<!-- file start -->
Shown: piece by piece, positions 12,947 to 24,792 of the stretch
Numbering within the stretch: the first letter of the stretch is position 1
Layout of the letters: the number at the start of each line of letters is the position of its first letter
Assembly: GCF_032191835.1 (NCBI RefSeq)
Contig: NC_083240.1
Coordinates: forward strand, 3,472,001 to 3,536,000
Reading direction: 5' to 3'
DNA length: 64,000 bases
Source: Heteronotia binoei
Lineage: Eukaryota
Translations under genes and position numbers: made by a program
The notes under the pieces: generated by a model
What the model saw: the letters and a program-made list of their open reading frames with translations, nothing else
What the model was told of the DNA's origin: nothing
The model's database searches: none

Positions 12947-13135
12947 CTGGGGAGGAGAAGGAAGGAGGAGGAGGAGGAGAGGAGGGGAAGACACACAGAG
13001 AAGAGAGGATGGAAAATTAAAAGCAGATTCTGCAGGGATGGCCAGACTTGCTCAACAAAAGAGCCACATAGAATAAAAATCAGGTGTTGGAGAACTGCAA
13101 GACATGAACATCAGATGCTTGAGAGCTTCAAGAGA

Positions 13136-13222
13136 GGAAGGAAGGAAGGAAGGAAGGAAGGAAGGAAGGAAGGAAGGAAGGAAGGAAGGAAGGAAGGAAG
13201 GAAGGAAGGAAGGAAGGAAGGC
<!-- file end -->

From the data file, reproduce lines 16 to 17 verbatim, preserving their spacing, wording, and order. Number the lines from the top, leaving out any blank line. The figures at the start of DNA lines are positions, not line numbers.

Positions 12947-13135
12947 CTGGGGAGGAGAAGGAAGGAGGAGGAGGAGGAGAGGAGGGGAAGACACACAGAG